Ultimatum Game

The Ten Critical Minutes to Close a Deal

By |November 18th, 2015|

Trying to close a deal? Get a commitment from a big donor? Or, just build a stronger connection with someone? The most critical time for achieving that goal may be the ten minutes before you talk about business. […]

The Upside of Irrationality by Dan Ariely

By |July 12th, 2011|

Nobody is doing more to add to our knowledge of the irrational side of human behavior than Dan Ariely. Not only does he conduct experiments that are elegant in their simplicity, but he writes about his work and that of other researchers in a highly acccessible way. Upside is the successor to the bestselling Predictably Irrational, and it takes to new topics, ranging from CEO pay to speed dating.

It Really DOES Pay to Schmooze

By |January 26th, 2011|

One of my all-time favorite TV commercials is the classic 1990 United Airlines spot that shows a manager distributing plane tickets to the sales staff so they can visit their customers in person. This was filmed in the days […]

Banking Mess: Blame Our Brains

By |September 26th, 2008|

As the current financial chaos moves toward some kind of resolution, there will no doubt be plenty of Monday morning quarterbacking to explain what went wrong. One group that one wouldn’t expect to have explanations are neuroscientists. As it turns out, neuroscience researchers actually can shed some light on why things went so wrong.

One of the first questions that everyone asks is how so many seemingly intelligent people could make so many errors in judgment. One simple answer, of course, is greed – at least some individuals saw a way to profit personally by making poor business decisions (loaning money to people unlikely to be able to pay it back, insuring such loans, rating securities based on these shaky loans, and so on). While there’s little doubt in my mind that personal interest was the biggest underlying factor, systemic factors and even biology likely played a role. By systemic factors I mean the way many of these markets were structured. Writing a shaky loan sounds like a bad business decision, but if there are buyers for loans of this type perhaps it really isn’t a bad decision for the originator. But, on to the brain science… […]

Sway: More Irrationality

By |August 5th, 2008|

Book Review: Sway – The Irresistible Pull of Irrational Behavior
We love irrational behavior here at Neuromarketing – when humans act in illogical and unexpected ways, that behavior provides clues to their real motivations. This understanding may, in turn, also help marketers develop products and promotions better suited to the real needs and desires of their customers. Plus, it’s fun to write about the funny things we rational humans do in real life. […]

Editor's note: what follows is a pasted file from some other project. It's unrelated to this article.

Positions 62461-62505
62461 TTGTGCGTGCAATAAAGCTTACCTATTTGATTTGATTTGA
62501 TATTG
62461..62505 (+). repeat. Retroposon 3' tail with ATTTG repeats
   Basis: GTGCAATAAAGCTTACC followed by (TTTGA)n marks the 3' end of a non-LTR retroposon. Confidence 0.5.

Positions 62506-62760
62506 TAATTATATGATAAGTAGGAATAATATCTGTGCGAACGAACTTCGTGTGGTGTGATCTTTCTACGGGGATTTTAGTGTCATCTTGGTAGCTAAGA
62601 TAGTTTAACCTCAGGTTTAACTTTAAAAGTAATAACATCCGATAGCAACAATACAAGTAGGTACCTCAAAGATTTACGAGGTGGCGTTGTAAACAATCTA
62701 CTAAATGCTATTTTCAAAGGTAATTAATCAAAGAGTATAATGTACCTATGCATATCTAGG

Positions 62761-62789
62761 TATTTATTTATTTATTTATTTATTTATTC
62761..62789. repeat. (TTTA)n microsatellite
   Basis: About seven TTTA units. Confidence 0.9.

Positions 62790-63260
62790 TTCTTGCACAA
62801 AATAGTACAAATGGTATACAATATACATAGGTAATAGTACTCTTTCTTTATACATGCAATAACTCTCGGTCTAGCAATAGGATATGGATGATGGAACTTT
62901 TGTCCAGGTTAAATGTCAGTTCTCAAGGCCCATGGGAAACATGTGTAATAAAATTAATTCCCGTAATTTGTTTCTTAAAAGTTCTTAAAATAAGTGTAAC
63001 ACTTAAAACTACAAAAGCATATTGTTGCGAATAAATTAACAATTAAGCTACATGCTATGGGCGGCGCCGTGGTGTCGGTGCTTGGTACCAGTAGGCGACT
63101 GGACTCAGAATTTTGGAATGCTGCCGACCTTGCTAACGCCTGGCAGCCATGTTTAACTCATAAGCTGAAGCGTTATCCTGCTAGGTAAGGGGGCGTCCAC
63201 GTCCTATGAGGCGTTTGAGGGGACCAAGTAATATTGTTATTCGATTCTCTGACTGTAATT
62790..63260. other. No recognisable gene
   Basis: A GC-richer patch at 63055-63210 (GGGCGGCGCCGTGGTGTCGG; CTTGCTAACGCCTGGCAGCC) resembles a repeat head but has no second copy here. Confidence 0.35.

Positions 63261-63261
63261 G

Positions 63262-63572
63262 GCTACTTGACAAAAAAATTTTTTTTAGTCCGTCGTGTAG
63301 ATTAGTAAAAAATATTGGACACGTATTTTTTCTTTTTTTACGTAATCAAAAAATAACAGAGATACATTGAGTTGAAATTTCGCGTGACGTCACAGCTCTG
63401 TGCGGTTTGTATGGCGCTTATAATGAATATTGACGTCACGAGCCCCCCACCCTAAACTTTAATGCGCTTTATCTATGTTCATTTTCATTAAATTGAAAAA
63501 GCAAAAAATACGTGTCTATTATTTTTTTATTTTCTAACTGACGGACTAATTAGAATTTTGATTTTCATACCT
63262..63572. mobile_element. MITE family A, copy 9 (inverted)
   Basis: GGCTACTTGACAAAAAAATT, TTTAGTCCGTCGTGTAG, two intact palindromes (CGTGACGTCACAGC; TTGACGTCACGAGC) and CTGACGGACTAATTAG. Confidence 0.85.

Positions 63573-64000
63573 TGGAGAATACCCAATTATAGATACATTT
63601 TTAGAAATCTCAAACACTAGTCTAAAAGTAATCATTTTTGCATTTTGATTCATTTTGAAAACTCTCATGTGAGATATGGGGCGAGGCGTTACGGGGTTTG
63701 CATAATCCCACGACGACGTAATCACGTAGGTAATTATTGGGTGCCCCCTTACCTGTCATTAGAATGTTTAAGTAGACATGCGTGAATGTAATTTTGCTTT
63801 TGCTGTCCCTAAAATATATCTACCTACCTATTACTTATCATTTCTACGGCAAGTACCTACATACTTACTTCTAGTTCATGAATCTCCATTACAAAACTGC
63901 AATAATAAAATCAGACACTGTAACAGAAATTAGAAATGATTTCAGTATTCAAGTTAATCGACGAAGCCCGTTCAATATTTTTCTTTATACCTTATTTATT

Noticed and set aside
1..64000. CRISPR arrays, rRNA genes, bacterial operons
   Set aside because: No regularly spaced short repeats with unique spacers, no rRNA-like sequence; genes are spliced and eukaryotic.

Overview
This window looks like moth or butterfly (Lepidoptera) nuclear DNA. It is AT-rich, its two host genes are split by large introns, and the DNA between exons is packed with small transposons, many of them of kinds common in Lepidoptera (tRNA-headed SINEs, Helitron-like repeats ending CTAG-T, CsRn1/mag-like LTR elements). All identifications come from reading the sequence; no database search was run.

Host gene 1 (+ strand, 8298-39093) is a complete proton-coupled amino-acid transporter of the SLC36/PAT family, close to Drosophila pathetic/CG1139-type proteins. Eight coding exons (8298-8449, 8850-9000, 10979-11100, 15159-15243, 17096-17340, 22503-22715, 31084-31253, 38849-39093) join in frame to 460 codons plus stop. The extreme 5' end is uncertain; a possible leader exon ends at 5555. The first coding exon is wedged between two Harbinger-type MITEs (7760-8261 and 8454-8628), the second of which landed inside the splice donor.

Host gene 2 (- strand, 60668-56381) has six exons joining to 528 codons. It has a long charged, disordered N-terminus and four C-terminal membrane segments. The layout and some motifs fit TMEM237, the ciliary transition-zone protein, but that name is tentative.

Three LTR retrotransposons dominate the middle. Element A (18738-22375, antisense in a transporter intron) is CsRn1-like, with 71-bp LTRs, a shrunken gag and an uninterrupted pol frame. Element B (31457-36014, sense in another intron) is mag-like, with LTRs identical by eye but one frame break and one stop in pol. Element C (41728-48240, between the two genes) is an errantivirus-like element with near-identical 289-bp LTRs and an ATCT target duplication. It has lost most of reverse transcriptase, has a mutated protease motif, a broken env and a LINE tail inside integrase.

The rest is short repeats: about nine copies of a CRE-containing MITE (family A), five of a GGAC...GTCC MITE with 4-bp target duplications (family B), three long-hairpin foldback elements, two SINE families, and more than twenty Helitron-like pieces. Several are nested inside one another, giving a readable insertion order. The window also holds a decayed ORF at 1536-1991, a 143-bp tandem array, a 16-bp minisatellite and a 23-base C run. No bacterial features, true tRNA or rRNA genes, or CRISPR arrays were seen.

B2B Marketing: Play Fair, Maximize Profit

By |March 18th, 2008|

Businesses are often portrayed as rapacious partners, seeking to squeeze every penny out of their deals. Indeed, some are… the result is often a relationship between defined by a fat contract that seeks to protect both parties against bad behavior by the other. New research, which draws on both conventional research and brain-scan driven neuroeconomics studies, reaches the surprising conclusion that fairness is the key to maximizing profits: […]

Better Giving Through Chemistry: Oxytocin Drives Generosity

By |November 8th, 2007|

There’s more proof that the hormone oxytocin is an important factor in our social behavior. Previously, the brain chemical was shown to be associated with trust (see Building Trust: Chemical Neuromarketing). Now, researcher Paul Zak, a professor of economics and director of the Center for Neuroeconomics Studies at Claremont Graduate University in California, has shown that subjects who inhaled oxytocin gave away 80% more money than subjects who inhaled a placebo. […]

Penalty Pain: How to Make Your Customers Hate You

By |November 5th, 2007|

Neuromarketing readers are by now familiar with the idea of “buying pain” or “pain of paying” – when we buy something, the pain center in our brain can be activated. Work by Carnegie Mellon’s George Loewenstein and others shows that this effect is greatest when the price is perceived to be high or unfair. Buying a pack of gum for $10 would be a lot more “painful” than spending 50 cents for the same item. One wonders how painful paying multiple $40 bounced check fees would be, particularly if you knew your bank processed the largest checks first to ensure the maximum number of bounces. […]

High Testosterone Marketing

By |July 12th, 2007|

How does marketing to high-testosterone males differ from pitching their lower testosterone counterparts? And who are those testosterone-rich individuals?

Recent neuroeconomics research gives us some clues. As reported in the New Scientist, Harvard researcher Terry Burnham tested male subjects with […]


By |January 3rd, 2007|

A post by Josh Wright on the Truth on the Market blog, Rubenstein on Behavioral Economics, called my attention to a year-old paper by Ariel Rubinstein of the school of Economics at Tel Aviv University and the Department […]